What the social recruiting gurus aren’t telling you
Do you remember back when job boards first came onto the scene? If you were in recruiting back then, I bet you can recall how people said this would be the end of recruitment agencies. Why would any company hire via a third party when they could choose instead to go direct?
Of course we all know how that story unfolded. After a while, corporate recruiters came to appreciate the value that recruitment agencies brought to the table – and that job boards were just one part of the answer.
Let me make a prediction for you. A few years from now we’ll instead be writing that “after a while, corporate recruiters came to appreciate the value that job boards brought to the table – and that social recruiting was just one part of the answer.”
Let’s look at 4 reasons why social recruiting is only one part of the answer…
4 key things the social recruiting gurus aren’t telling you
In my role helping recruiters to leverage social media, I’m consistently seeing 4 issues that the proponents of social recruiting are covering up, or at the very least failing to declare. In no particular order, here they are…
1. All channels become saturated and reach the point of diminishing returns
Anyone reading this that’s been in recruiting for some time will remember a trend in the years after job boards came to the fore. Response rates fell off as job boards became more and more successful at selling their services, right?
That of course stands to reason. If you have more and more recruiters chasing a limited pool of candidates, each is going to attract fewer applicants to their roles over time (or find more and more candidates lining up competing offers over time). In short, the return from time and money invested in job boards diminished as their services became more and more broadly used.
Now let’s translate that logic to LinkedIn, or indeed any of the other social recruiting platforms we’re seeing emerging right now. Whilst efforts will be made to grow the user-base and improve member responsiveness, the reality is no different. Once you have far more recruiters using the service, the returns that each gets for the investment of their time and money drops off significantly.
So be wary of anyone recommending that you put all your eggs in one basket, be those social sites, job boards, referral schemes or anything else. Particularly if those recommendations involve you signing up to year-long deals where you then find yourself tied in to a service that’s generating ever poorer returns.
2. Recruiting via social media isn’t free!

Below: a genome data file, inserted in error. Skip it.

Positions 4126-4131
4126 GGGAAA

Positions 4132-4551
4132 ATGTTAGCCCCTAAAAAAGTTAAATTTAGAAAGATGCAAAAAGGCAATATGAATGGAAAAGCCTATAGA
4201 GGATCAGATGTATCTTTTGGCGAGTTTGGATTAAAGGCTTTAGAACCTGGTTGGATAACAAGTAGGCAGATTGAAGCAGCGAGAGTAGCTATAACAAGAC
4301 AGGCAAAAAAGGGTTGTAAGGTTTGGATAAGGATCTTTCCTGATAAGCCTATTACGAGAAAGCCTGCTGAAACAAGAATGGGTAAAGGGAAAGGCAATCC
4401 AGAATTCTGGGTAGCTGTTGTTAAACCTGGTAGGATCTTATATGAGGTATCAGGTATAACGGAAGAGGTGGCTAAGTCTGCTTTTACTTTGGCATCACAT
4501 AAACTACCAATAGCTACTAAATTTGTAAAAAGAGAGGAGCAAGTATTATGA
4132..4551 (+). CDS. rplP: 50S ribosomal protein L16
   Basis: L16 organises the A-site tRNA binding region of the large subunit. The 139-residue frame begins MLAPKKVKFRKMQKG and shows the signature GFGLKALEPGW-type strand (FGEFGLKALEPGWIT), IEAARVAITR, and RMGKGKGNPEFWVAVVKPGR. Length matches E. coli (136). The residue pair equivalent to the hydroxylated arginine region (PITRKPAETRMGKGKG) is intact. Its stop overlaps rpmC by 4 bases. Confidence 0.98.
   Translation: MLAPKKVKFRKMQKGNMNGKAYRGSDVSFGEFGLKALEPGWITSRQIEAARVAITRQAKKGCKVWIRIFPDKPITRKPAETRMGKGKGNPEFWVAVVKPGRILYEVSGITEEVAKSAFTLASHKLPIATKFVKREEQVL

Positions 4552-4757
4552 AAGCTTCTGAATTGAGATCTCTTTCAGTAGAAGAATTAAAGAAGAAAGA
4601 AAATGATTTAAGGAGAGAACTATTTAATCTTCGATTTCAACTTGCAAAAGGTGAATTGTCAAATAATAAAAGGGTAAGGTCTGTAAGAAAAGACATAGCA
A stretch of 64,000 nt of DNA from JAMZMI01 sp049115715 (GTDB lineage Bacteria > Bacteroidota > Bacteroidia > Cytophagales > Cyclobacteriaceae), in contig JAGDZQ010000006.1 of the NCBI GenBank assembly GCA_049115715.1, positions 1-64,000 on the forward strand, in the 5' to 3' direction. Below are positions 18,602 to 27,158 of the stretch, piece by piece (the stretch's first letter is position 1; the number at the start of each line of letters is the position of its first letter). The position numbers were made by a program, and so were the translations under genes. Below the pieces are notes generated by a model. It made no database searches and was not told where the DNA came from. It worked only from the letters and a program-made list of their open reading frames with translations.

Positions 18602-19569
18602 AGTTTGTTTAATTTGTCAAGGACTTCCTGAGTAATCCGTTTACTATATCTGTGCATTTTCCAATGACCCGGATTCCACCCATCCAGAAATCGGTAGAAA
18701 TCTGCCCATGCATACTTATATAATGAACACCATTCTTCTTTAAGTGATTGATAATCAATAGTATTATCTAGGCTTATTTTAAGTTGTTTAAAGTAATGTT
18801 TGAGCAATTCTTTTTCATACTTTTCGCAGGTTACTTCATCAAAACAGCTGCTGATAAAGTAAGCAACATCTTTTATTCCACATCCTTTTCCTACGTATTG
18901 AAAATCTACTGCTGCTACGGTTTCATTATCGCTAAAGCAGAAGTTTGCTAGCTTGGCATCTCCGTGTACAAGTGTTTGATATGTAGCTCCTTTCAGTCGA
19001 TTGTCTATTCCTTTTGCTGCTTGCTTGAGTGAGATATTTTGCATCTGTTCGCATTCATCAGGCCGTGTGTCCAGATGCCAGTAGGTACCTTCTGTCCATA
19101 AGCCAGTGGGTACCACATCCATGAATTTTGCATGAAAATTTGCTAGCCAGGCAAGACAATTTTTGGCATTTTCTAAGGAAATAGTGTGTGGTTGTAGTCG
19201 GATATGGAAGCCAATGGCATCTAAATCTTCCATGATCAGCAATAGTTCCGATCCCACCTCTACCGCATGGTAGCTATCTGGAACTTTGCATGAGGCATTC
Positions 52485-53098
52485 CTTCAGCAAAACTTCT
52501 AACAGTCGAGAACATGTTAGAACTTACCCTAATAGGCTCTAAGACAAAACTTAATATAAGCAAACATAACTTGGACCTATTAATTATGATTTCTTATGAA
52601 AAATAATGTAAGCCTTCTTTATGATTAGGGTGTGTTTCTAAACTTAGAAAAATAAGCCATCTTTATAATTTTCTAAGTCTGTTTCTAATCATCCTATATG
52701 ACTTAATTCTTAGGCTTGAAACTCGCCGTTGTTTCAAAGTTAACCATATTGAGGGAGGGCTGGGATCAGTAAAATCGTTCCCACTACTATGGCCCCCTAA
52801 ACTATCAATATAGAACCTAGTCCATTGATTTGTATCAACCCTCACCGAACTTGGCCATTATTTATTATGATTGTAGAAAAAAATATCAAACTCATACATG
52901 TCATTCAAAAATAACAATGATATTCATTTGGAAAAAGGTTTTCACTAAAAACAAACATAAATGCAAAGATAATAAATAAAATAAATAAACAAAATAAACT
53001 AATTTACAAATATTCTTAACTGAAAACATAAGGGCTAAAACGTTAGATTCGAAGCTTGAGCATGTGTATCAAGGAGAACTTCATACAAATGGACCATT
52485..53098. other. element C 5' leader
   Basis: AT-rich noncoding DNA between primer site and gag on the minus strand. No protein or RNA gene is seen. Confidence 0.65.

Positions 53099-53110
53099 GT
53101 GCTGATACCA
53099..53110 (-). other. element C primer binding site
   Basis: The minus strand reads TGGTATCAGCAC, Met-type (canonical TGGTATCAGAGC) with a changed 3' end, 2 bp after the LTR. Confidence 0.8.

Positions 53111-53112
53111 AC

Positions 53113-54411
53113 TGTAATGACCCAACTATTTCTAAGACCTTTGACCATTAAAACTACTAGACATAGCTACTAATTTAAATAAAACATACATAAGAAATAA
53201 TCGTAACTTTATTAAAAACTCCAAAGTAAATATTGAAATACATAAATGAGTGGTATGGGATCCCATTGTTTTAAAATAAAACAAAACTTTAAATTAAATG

I wrote at some length stressing that social recruiting isn’t free on a previous guest post. It’s a point that’s worth repeating – and one that I rarely hear done justice by anyone with an interest in selling the benefits of social approaches.
For the avoidance of doubt, let me put things on the record here. It takes a significant investment of time to become fully proficient at sourcing candidates via social channels. It takes longer still to build up a recruiting presence on social media that will actually start to produce tangible volumes of hires through the attraction of talent to your brand.
So whilst the lure of recruiting on social media is that so much can be achieved “without any budget”, be wary of the actual resource you’re committing when you set out to exploit any of these free resources to the full. You may well find that the ultimate resourcing cost exceeds what you have historically spent on hitherto very successful approaches to recruitment. By all means call us if you need to quantify what the real cost of social recruiting is likely to be for your business.
3. There’s significant expertise required to do it well
Social media seems so simple doesn’t it?! In one sense it is – on most social sites it’s pretty intuitive how to create an account and get started. But that’s why newbies come unstuck. The sheer scale of what you don’t know is staggering!
If I’m hiring someone to be effective on Twitter, I’ll want to spend several days coaching them on what works and what doesn’t work, and then I’ll want to catch up at least every month to update them on what’s changed and how our strategy needs to evolve…
4. The goal posts are constantly moving!
… which neatly brings me onto the point that social media strategies are constantly evolving. Not a month goes by without one of the major social sites making a significant change to their offering.
Withdrawal of services, changes to profile design, restrictions on their API, new algorithms to determine what does and doesn’t appear in users’ streams. I could go on and on. The fundamental point though is the goal posts are constantly moving. Your social recruiting team could be purring on social media this month, and wailing in anguish in a matter of weeks!
None of which is intended to deter you from exploring what a social recruiting angle could bring to your company. Nor does it mean that social shouldn’t be an important element of your candidate attraction strategy. But it is important to embark on this fully alert to the realities of recruiting via social media. I hope this is helpful food for thought.